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Striving For Authentic Leadership

The views expressed are those of the author and do not necessarily reflect the views of ASPA as an organization.

By Tricia S. Nolfi
September 24, 2019

Several times a day, I watch or read the news and am equally delighted and discouraged at the time in which we live. Certainly, these are unique times where the public and its leaders are challenged to address complex problems and crises in new ways. Because we are facing unprecedented global issues and an increase in social and political upheavals, citizens are hungry for trustworthy and genuine leaders. They need authentic leaders.

Scholars Bruce J. Avolio, William L. Gardner, and Peter G. Northouse, 2019 note that authentic leaders exhibit genuine leadership and lead from conviction. They are true to themselves, demonstrating deep self-reflection and self-awareness. Authentic leaders are original and unique, striving to be their best selves and the behaviors they exhibit are grounded in positive psychological qualities and strong ethics. These behaviors reflect their strong emotional intelligence; being aware that emotions can drive our own behavior and impact others. Authentic leaders will use this awareness to lead in a positive manner, learning how to manage those emotions even in the most difficult of times. The authentic leader is a moral leader whose focus is on the collective good.

Are You an Authentic Leader?

Public sector leadership is dependent upon a relationship to those who serve and those being served. Being mindful of citizens’ needs and demands, leaders engage the public in solving problems and initiating change. Authentic leadership—a reciprocal process between leaders and followers—is desirable in the public sector. However, it is not always easy. It requires the balanced processing of information and relational transparency on the part of leaders. As noted by Caitlin P. Stein in a prior issue of PA Times, transparency means that citizens have an inherent right to know the truth about public issues. If that transparency fails to exist, so does the relationship. This complementary relationship lays the groundwork for leaders to focus on the greater good of the organization and the community.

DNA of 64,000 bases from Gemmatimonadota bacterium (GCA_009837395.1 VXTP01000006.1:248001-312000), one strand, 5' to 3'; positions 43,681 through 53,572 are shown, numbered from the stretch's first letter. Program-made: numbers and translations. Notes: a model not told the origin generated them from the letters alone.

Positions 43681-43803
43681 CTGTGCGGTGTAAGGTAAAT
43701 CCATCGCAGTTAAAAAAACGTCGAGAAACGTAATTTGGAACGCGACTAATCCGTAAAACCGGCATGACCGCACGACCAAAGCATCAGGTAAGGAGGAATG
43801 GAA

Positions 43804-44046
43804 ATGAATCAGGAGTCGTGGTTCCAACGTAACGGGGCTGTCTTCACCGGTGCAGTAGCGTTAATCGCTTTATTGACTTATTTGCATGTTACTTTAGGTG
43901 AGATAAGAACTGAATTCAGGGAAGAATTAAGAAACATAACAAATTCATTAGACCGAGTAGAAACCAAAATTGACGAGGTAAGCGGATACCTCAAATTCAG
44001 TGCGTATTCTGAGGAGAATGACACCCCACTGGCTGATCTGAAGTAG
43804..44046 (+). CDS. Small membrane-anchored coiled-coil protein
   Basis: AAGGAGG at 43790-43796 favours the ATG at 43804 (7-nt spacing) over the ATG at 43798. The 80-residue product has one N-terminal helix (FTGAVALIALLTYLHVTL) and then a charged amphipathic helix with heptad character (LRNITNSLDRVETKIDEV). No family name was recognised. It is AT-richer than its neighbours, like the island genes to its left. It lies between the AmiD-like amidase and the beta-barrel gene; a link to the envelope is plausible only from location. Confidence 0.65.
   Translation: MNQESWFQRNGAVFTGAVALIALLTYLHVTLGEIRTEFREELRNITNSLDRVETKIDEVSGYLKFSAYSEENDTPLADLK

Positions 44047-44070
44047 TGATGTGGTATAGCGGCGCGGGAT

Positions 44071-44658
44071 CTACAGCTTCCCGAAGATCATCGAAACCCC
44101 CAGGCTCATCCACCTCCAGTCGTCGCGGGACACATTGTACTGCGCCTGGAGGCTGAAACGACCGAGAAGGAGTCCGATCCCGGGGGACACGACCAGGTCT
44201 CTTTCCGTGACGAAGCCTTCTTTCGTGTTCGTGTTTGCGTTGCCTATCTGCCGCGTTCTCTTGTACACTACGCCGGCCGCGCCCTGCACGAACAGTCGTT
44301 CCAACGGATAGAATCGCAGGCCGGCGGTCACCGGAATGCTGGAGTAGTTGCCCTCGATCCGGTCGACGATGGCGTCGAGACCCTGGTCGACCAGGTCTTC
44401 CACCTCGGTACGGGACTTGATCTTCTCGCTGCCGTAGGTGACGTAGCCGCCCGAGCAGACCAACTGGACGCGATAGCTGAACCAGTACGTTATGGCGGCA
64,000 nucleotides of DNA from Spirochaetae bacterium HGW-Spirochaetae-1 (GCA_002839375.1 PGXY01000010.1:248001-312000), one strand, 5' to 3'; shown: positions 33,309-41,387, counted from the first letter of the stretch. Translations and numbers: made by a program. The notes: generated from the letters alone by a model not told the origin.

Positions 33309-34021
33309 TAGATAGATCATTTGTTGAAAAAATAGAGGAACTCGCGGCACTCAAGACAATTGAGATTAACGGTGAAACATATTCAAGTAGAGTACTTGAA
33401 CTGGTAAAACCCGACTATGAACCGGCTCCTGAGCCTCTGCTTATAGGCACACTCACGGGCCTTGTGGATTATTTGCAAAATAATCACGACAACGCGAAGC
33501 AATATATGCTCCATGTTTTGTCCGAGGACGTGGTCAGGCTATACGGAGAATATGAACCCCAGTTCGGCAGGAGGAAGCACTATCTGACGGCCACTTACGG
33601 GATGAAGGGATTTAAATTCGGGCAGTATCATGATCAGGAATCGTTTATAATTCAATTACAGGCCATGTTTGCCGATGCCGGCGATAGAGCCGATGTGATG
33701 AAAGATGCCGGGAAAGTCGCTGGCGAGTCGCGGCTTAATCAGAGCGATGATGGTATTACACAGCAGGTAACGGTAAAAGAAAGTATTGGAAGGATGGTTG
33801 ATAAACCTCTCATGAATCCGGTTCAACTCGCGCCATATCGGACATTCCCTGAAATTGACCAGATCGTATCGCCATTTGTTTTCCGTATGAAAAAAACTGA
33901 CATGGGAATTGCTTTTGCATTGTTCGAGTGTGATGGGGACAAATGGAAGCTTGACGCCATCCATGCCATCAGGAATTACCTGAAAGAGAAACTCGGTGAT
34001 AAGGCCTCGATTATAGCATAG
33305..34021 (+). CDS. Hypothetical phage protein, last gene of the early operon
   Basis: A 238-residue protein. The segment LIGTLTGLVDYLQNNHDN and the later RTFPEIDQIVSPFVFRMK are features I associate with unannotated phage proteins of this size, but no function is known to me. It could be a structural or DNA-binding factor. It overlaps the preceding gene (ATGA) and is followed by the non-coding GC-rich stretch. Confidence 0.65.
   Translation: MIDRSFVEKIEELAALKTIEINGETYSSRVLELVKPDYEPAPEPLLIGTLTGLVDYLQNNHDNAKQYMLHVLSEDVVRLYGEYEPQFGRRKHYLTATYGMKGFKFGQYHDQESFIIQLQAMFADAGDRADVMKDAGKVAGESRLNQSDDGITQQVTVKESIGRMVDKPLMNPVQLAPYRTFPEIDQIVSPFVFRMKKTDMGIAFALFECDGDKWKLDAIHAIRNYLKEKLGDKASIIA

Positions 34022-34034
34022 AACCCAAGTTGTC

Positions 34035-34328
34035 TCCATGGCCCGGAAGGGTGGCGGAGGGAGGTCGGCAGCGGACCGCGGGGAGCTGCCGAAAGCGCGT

Authentic leaders are reflective, reflexive critical thinkers who lead from conviction. They are genuine. They understand who they were, who they are becoming, and who they might become. They continually evaluate their role and behaviors in various contexts to align their values with their work. This allows them to be flexible in their leadership approach. Additionally, Seyyed Babak and Alavi C. Gill points out that authentic leaders not only embrace change but promote an environment where changing behaviors are encouraged. They not only focus on their own development but foster the growth of others by encouraging them to be true to who they are.